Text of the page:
Spirit — Salvation... The Spirit of '74
(Acadia ACAD 8173, 1975/2007, 3CD)
by Peter Thelen, Published 2008-01-01
One of the heretofore undocumented periods in Spirit's career began shortly after Epic's rejection of Potatoland in '73. Randy California left the group (for the second time) and moved to Molokai, while drummer Ed Cassidy and bassist Larry Knight drafted two new guitarists and a keyboardist (this lineup is often called the "fake Spirit") and continued touring for the next eight months. California's time in Molokai was very productive from a songwriting standpoint, and in the summer of '74 he reconvened the band with Cass and bassist Steve Jones and began working on new material and playing occasional gigs in Hawaii. Around October of that year California relocated to Colorado, rejoining Cassidy and original Spirit bassist Mark Andes (who had by this time left Jo Jo Gunne), continuing work on the new songs and playing some live dates as a trio. Some of these shows are documented on the first two discs of this set, with material culled from dates at Ebbetts Field in Denver and the Agora Ballroom in Cleveland. What's so surprising about these live sets is that it's almost all new material — only a few songs played from the first three Spirit albums, and nothing from Sardonicus. The band played some excellent covers in these sets as well, including "Hey Joe," The Stones' "Happy," and Dylan's "All Along the Watchtower" and "Like a Rolling Stone," all of which would become staples of Spirit's repertoire from that point forward. Several of the new songs would eventually get the studio treatment on 1975's Spirit of '76 double-LP set, but probably just as many would be abandoned, and appear on this live set for the first time. Some material from the '75 tour with bassist Barry Keene is also included to round out the two discs.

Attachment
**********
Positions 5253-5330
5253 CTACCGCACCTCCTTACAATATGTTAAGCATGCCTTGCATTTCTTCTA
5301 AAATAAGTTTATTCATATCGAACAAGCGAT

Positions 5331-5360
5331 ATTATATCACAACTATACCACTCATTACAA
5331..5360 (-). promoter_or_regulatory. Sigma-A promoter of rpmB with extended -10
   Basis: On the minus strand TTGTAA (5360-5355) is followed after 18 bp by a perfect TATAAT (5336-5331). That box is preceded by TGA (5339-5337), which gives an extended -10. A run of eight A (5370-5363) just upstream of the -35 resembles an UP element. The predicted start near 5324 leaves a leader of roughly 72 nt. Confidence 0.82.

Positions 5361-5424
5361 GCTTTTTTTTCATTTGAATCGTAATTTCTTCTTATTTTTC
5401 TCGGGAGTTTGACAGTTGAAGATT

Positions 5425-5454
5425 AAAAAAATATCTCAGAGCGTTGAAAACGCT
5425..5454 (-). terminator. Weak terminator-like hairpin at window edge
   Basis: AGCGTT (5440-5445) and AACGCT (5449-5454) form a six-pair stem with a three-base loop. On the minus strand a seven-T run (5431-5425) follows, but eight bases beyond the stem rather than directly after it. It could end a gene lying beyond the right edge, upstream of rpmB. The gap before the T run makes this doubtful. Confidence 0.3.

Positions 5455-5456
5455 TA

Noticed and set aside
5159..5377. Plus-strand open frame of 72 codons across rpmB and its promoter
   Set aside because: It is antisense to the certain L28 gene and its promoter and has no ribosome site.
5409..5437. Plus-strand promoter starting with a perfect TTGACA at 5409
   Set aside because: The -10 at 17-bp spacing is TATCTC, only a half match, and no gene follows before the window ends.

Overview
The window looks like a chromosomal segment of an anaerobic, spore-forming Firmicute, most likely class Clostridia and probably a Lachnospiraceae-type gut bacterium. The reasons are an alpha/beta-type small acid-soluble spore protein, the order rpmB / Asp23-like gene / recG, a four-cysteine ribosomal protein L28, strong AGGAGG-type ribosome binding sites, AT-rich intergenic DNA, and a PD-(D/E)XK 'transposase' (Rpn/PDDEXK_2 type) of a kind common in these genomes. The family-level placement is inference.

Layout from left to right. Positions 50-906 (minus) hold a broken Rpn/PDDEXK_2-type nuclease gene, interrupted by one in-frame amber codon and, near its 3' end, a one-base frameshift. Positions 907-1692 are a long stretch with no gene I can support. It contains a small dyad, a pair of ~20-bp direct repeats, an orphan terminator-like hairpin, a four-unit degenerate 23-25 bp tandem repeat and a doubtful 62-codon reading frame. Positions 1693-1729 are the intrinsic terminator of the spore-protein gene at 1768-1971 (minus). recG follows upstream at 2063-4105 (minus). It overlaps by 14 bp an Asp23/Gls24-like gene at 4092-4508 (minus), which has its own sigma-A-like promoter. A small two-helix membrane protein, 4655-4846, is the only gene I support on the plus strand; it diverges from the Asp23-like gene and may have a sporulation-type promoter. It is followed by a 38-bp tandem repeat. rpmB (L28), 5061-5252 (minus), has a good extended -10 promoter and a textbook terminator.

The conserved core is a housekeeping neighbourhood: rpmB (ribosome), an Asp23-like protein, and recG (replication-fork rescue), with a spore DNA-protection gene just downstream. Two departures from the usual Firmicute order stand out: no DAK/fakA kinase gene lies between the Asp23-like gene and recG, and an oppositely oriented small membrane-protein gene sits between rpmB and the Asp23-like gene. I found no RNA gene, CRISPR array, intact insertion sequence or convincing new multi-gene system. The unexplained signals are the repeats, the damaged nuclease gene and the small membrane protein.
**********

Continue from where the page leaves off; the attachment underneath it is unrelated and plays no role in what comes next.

Concurrently the trio also recorded numerous studio demos for an album tentatively titled The Spirit of Salvation, which are included here on the third disc of this set. Ultimately the Salvation album was scrapped when the band, better financed after some high profile gigs in '75, recorded Spirit of 76 and signed with Mercury. Some of the demo material from late '74 would appear in newly recorded arrangements on the albums Son of Spirit and Future Games in late '75 and '77 respectively, and the faux-Potatoland in '81. In many cases these early versions have a charm, honesty and simplicity that stands equally strong next to those versions that were eventually released — in particular "Family," "Looking into Darkness," "Maybe You'll Find," "Stars Are Love," and "It's Time Now." And, like the material from the two live discs, there are plenty of absolutely great songs on this studio disc that were never released in any form until now. All taken, this is an excellent set that explores one of the many periods and lineups of Spirit that has been, until now generally unheard.
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